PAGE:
Australian retailer Business & Pleasure Co. has a range of vintage chic beach umbrellas, chairs, tents, beach coolers, beach bags, and all things beach accessories.
Its distinct eco-friendly craftsmanship and retro Californian style made it successful online, which led to various wholesale partnerships with brands like West Elm.
Over time, seeing the power of ecommerce through Shopify, the next step was to open up a branded storefront in North America, which will open in 2021.
Image source: Business & Pleasure Co
7. 5 Element Pet Food Therapy
5 Element Pet Food Therapy is a holistic food brand for dogs and cats. Sharon Tuggle, the founder, has been running this successful bakery through a digital store for years. Now, she’s finally decided to expand to brick-and-mortar.
Going through Stocky helped Sharon realize the importance of effective inventory management for a successful business. On one hand, selling out of in-demand products can be harmful to sales, but on the other hand, keeping too much inventory can drain resources. With proper inventory management, she’ll be able to maintain a fine balance between the two.
Image source: 5 Element Pet Food Therapy
Husband and wife design duo Cortney and Robert Novogratz designed and developed many unique properties in Manhattan, LA, and beyond for more than 20 years. Now, they’re opening a retail space of their own.
Located on Abbot Kinney Boulevard in Venice, California, House of Novogratz sits at the center of all things design, fashion, and art. This will be the first retail store that brings together the couple’s full offering of furniture, rugs, lighting, flooring, wall art, and chic decor pieces that reflect Novogratz’s offering of boutique styles at affordable prices.
“The new House of Novogratz on Abbot Kinney will give us the opportunity to expand the Novogratz brand footprint and to reach new audiences through partnerships, collaborations, and activations that happen instore and online.”
—John Frierson, President of The Novogratz
Image source: Novogratz
Before opening up soak spas—places people can come to unwind, hang with friends, or have space to think—in various cities, the team at Florens wanted to test out and get feedback on their latest sauna experience prototype by opening a small pop-up.
“We’re super focused on feedback and community right now. We want to co-create an incredible sauna experience with our customers, and that takes a ton of iteration and feedback. Nothing beats trying it out in-person, because a sauna is a deeply physical thing, and we think local pop-ups will help us get more feedback more quickly from more people.”
—Paul Mederos, Florens founder
Using this concept, they have two goals: the first is collecting fast feedback from potential customers. The second is getting to meet and build relationships with people who care about what they’re doing.
SITKA uses advanced design, technology, and fabrics to create gear systems that enhance hunting experiences.
In April 2021, SITKA opened its first flagship retail store in Bozeman, Montana. The 3,000-square-foot retail store, called SITKA Depot, offers a full brand experience, including seasonally themed educational seminars, community events, and a full lineup of the company’s performance-driven gear.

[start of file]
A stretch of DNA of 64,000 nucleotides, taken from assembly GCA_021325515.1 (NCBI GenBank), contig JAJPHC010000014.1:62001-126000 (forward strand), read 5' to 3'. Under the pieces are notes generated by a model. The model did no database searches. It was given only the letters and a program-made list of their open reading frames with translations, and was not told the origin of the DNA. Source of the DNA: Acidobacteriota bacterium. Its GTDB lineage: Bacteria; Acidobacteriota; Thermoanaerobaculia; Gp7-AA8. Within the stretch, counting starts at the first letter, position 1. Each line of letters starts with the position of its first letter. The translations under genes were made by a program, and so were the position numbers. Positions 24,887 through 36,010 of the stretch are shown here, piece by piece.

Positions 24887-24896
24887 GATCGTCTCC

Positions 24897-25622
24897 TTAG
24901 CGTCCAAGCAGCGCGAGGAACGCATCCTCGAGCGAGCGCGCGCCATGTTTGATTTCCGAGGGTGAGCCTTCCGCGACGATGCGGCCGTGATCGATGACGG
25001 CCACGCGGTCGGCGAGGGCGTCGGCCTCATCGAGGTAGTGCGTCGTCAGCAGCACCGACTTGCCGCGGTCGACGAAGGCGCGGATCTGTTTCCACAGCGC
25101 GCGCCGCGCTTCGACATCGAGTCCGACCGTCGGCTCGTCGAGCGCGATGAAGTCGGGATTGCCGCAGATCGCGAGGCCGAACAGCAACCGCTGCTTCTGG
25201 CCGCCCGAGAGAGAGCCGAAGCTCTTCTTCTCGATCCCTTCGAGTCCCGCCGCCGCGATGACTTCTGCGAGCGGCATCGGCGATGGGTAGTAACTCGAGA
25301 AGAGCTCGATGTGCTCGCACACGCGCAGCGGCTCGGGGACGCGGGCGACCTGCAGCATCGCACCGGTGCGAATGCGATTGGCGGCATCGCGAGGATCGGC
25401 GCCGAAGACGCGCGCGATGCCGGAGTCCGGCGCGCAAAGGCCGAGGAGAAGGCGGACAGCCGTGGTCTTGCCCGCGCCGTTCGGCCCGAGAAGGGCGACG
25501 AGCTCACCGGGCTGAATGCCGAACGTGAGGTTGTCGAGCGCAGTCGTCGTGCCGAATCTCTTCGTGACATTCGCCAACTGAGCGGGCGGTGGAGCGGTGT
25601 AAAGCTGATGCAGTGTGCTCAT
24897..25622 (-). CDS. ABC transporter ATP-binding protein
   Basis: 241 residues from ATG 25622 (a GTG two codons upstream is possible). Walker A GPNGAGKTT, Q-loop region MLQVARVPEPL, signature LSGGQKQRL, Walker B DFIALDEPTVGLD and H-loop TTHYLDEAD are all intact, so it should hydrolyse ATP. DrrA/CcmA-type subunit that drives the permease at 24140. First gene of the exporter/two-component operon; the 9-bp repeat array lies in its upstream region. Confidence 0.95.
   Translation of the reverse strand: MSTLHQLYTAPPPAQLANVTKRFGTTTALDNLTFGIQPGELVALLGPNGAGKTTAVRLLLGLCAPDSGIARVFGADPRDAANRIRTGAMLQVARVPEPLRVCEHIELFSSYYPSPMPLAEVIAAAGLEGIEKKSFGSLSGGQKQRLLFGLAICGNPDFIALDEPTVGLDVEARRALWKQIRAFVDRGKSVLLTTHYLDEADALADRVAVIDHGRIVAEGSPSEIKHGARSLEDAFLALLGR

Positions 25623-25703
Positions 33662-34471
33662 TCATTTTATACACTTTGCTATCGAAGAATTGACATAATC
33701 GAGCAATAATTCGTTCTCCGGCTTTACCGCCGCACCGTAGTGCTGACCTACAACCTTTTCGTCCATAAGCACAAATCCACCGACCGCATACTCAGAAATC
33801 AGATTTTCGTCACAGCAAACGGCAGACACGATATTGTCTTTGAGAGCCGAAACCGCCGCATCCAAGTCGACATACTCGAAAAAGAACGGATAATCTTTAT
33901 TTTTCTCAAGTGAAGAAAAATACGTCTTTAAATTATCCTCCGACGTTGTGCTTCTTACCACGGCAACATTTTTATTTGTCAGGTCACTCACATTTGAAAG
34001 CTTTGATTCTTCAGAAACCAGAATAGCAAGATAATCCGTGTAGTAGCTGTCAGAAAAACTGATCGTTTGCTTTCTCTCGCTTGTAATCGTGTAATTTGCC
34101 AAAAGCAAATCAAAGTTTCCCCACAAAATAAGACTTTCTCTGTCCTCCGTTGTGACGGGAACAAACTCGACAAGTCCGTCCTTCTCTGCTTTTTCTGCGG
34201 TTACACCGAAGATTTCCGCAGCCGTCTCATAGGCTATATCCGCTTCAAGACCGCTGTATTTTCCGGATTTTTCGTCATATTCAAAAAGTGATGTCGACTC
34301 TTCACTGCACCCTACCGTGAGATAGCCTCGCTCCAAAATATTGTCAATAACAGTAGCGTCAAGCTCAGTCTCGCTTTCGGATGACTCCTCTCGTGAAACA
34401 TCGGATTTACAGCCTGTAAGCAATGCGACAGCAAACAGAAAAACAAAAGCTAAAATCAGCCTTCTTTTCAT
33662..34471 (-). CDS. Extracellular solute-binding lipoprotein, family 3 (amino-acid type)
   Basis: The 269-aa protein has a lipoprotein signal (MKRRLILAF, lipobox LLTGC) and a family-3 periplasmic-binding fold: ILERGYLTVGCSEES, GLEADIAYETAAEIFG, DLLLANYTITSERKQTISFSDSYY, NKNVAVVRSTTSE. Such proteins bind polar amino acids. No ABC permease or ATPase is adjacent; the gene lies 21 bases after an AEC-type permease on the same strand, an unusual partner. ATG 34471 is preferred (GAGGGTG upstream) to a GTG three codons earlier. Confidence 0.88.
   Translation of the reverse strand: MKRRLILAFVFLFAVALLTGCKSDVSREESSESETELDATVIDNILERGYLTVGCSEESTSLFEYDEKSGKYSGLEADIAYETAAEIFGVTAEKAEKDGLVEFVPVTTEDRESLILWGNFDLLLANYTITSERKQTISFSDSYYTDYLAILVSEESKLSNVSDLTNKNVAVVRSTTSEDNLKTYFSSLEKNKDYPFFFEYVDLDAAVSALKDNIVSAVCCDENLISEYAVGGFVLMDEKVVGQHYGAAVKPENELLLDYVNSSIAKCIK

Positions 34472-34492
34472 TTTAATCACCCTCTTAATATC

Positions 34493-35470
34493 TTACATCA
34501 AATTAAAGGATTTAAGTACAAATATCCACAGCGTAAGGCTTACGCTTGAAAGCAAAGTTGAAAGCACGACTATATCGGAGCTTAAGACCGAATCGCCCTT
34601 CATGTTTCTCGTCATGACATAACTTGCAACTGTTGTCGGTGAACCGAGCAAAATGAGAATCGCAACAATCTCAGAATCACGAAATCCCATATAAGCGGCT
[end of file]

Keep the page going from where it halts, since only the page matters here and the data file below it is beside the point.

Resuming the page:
Visitors there have the opportunity to shop SITKA’s extensive product line, including technical hunting apparel designed for any hunting experience, as well as lifestyle gear designed for everyday use.
“SITKA is built on a commitment to enhance the full life experience of the hunter, and our first retail store is an opportunity to expand on that principle. Customers will not only have the opportunity to build custom systems that work for their style of hunting, but also connect with others who share the same passion for the hunting life.”
—Jonathan Hart, SITKA founder
Image source: SITKA
In November 2020, boho lifestyle brand BuddyLove outfitted the front of its fulfillment warehouse to function as a pop-up boutique. This gave it the ability to provide private in-person shopping experiences.
As a new year dawned in January 2021, it reevaluated its small pop-up and decided it was time to invest in a more progressive boutique experience for the brand. It’s planning to open an experience that caters to a hosted event, where friends and family can come together and shop their entire collection the day it drops online.
“We found that our customers are seeking an opportunity to interact with the brand from a more curated and personal experience, which includes personal styling, in-store pick-up, hosting brunches, wine tastings, girls’ nights out, charity gatherings, and so much more.”
—Buddy DiFonzo, co-founder of BuddyLove
The experience will include an immersive element, featuring local artists and Instagram-ready photoshoots, blogger style try-on hauls, and collaborations with local brands that provide services like balloon walls and decorative giftables for showers and parties.
Image source: BuddyLove
Ready to move from clicks to bricks, too?
There’s no hero or villain: both ecommerce and physical stores will be essential for DTC success when we think about the future of retail. One thing is for sure—that future is omnichannel.